A North Korean missile production facility in the city of Hamhung is seen from a satellite image taken on June 29, 2018.
Planet Labs Inc/Reuters
July 2, 2018 4:19 AM EDT

North Korea continued to develop a key rocket-engine facility in the run-up to Kim Jong Un’s summit with U.S. President Donald Trump, according to an independent analysis of satellite imagery.

The Middlebury Institute of International Studies report found that North Korea has recently expanded a factory complex in the eastern city of Hamhung that produces key engines for solid-fuel ballistic missiles. The factory also makes other missile components, including re-entry vehicles for warheads that could be used on longer-range missiles capable of reaching the U.S.

“The expansion suggests that, despite hopes for denuclearization, Kim Jong Un is committed to increasing North Korea’s stockpile of nuclear-armed missiles,” the report’s authors David Schmerler and Jeffrey Lewis wrote.

The analysis, which was first reported by the Wall Street Journal, is the latest to undercut Trump’s assurances that North Korea is “no longer a nuclear threat” after his June 12 meeting with Kim in Singapore. U.S. intelligence officials have separately concluded that Kim was seeking to conceal his nuclear weapons stockpile and had no intention of surrendering his arsenal, NBC News reported.

The Middlebury report examined imagery from the weeks before the Trump-Kim summit, in which Kim agreed to “work toward complete denuclearization of the Korean Peninsula.” The expansion efforts came after the North Korean leader made a similar denuclearization pledge during his April 27th meeting with South Korean President Moon Jae-in.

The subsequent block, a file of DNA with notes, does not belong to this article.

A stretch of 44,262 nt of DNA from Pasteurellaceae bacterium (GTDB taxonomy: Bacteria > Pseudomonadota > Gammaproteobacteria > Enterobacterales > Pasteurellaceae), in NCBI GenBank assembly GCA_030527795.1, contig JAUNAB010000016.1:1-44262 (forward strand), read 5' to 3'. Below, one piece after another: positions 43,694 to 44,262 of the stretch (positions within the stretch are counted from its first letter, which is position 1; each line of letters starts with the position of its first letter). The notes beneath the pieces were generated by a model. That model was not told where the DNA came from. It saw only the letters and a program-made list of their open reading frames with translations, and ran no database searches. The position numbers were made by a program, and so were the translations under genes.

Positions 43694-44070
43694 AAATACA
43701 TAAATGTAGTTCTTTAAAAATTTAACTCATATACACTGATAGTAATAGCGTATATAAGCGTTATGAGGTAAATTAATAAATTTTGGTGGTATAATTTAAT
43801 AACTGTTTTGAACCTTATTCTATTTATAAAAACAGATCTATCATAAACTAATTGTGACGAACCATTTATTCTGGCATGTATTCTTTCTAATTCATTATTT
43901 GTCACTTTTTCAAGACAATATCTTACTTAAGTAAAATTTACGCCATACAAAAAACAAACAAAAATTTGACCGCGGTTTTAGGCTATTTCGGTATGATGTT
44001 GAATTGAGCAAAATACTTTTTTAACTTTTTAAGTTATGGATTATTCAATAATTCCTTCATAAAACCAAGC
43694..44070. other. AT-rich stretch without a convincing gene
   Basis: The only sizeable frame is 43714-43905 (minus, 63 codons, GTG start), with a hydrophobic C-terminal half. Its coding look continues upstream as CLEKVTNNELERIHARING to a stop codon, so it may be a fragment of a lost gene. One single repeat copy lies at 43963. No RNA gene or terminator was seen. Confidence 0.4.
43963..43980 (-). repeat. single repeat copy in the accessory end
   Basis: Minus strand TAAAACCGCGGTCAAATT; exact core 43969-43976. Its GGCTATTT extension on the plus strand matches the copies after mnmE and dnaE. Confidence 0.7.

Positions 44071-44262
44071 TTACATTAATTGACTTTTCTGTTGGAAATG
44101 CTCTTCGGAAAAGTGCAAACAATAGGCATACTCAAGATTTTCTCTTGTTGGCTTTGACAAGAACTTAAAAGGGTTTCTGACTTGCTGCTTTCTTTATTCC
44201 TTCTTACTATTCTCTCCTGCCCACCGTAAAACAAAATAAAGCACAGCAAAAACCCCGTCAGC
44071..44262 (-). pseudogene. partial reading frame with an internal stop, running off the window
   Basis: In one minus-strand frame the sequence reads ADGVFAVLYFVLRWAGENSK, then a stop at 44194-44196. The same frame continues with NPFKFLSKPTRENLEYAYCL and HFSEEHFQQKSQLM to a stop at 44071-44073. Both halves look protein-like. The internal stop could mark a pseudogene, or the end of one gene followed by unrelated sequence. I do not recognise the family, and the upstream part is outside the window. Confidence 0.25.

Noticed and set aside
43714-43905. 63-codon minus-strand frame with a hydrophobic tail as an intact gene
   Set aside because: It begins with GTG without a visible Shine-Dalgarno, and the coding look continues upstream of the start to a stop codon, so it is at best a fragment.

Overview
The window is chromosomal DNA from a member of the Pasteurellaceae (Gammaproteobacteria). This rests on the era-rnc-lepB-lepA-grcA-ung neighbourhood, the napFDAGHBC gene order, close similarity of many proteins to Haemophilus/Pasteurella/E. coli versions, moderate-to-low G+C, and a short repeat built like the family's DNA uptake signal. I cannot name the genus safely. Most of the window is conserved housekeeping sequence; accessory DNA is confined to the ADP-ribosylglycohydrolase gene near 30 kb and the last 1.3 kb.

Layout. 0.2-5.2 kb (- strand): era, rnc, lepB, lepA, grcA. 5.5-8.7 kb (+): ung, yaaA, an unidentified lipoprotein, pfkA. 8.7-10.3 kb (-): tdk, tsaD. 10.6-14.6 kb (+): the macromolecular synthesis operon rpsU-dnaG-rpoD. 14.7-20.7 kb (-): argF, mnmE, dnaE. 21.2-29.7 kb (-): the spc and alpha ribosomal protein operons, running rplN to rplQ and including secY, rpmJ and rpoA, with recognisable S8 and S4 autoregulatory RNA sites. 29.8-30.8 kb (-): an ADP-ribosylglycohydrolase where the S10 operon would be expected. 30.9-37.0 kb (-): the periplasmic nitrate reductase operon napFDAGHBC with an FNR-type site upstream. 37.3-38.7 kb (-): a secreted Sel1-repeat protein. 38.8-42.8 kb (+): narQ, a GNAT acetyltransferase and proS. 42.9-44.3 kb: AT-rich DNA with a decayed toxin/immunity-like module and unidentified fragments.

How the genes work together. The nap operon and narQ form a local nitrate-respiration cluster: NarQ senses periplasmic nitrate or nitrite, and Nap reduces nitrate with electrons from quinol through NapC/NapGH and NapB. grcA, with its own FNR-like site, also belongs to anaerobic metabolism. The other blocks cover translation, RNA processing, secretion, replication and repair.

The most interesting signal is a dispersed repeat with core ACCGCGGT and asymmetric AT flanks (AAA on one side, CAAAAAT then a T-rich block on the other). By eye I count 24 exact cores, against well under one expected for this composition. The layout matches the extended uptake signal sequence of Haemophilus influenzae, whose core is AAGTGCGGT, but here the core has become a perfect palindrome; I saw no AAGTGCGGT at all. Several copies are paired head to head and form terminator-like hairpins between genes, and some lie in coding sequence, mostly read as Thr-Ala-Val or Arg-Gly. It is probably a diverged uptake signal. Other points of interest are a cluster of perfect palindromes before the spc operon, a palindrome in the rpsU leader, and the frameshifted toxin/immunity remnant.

The factory in question produces wound-filament airframes and nozzles for engines used in solid-fuel missiles, particularly the Pukguksong series of rockets, the report said. Such missiles are more concerning to U.S. military planners because they can be kept hidden while fueled, making them easier to deploy and harder to target during any attack.

The expansion suggests that Kim is working to make good on his May 2017 order — following a successful test of a Pukguksong-2 missile — to “rapidly mass-produce” the rocket. While Kim has subsequently pledged to halt nuclear-weapons tests, he hasn’t said anything about production and has made no commitment to disarm.

U.S. Secretary of State Mike Pompeo is working to firm up those commitments in the wake of the summit, with the Financial Times reporting that he plans to soon visit Pyongyang. Pompeo spoke with South Korean Foreign Minister Kang Kyung-wha by telephone on June 29 to discuss the next steps in negotiations.

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